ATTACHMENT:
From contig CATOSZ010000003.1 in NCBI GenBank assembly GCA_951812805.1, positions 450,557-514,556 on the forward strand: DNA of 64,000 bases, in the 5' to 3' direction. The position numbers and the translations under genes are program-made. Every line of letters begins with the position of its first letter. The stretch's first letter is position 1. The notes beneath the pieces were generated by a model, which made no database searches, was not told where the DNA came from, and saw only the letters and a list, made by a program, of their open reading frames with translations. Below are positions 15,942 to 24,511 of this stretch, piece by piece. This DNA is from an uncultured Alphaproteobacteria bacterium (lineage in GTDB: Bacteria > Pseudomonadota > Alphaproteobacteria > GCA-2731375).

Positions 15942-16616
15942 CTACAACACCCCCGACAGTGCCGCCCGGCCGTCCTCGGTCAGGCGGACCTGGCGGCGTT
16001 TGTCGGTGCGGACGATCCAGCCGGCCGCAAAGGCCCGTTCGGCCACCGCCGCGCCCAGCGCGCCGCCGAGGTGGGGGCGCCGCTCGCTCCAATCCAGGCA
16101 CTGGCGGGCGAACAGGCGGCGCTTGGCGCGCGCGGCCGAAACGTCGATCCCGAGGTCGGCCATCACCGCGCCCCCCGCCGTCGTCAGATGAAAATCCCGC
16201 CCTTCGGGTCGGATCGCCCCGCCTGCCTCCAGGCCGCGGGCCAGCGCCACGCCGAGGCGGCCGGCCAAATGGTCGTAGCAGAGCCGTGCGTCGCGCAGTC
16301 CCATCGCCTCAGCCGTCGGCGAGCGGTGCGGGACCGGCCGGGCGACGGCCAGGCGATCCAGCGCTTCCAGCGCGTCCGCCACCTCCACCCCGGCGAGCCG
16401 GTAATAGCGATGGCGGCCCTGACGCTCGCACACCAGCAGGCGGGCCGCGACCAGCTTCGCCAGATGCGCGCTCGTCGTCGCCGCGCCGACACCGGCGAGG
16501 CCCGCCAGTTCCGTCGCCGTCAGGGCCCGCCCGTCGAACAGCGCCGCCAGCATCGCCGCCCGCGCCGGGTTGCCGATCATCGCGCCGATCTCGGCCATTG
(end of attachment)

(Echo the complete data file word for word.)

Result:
From contig CATOSZ010000003.1 in NCBI GenBank assembly GCA_951812805.1, positions 450,557-514,556 on the forward strand: DNA of 64,000 bases, in the 5' to 3' direction. The position numbers and the translations under genes are program-made. Every line of letters begins with the position of its first letter. The stretch's first letter is position 1. The notes beneath the pieces were generated by a model, which made no database searches, was not told where the DNA came from, and saw only the letters and a list, made by a program, of their open reading frames with translations. Below are positions 15,942 to 24,511 of this stretch, piece by piece. This DNA is from an uncultured Alphaproteobacteria bacterium (lineage in GTDB: Bacteria > Pseudomonadota > Alphaproteobacteria > GCA-2731375).

Positions 15942-16616
15942 CTACAACACCCCCGACAGTGCCGCCCGGCCGTCCTCGGTCAGGCGGACCTGGCGGCGTT
16001 TGTCGGTGCGGACGATCCAGCCGGCCGCAAAGGCCCGTTCGGCCACCGCCGCGCCCAGCGCGCCGCCGAGGTGGGGGCGCCGCTCGCTCCAATCCAGGCA
16101 CTGGCGGGCGAACAGGCGGCGCTTGGCGCGCGCGGCCGAAACGTCGATCCCGAGGTCGGCCATCACCGCGCCCCCCGCCGTCGTCAGATGAAAATCCCGC
16201 CCTTCGGGTCGGATCGCCCCGCCTGCCTCCAGGCCGCGGGCCAGCGCCACGCCGAGGCGGCCGGCCAAATGGTCGTAGCAGAGCCGTGCGTCGCGCAGTC
16301 CCATCGCCTCAGCCGTCGGCGAGCGGTGCGGGACCGGCCGGGCGACGGCCAGGCGATCCAGCGCTTCCAGCGCGTCCGCCACCTCCACCCCGGCGAGCCG
16401 GTAATAGCGATGGCGGCCCTGACGCTCGCACACCAGCAGGCGGGCCGCGACCAGCTTCGCCAGATGCGCGCTCGTCGTCGCCGCGCCGACACCGGCGAGG
16501 CCCGCCAGTTCCGTCGCCGTCAGGGCCCGCCCGTCGAACAGCGCCGCCAGCATCGCCGCCCGCGCCGGGTTGCCGATCATCGCGCCGATCTCGGCCATTG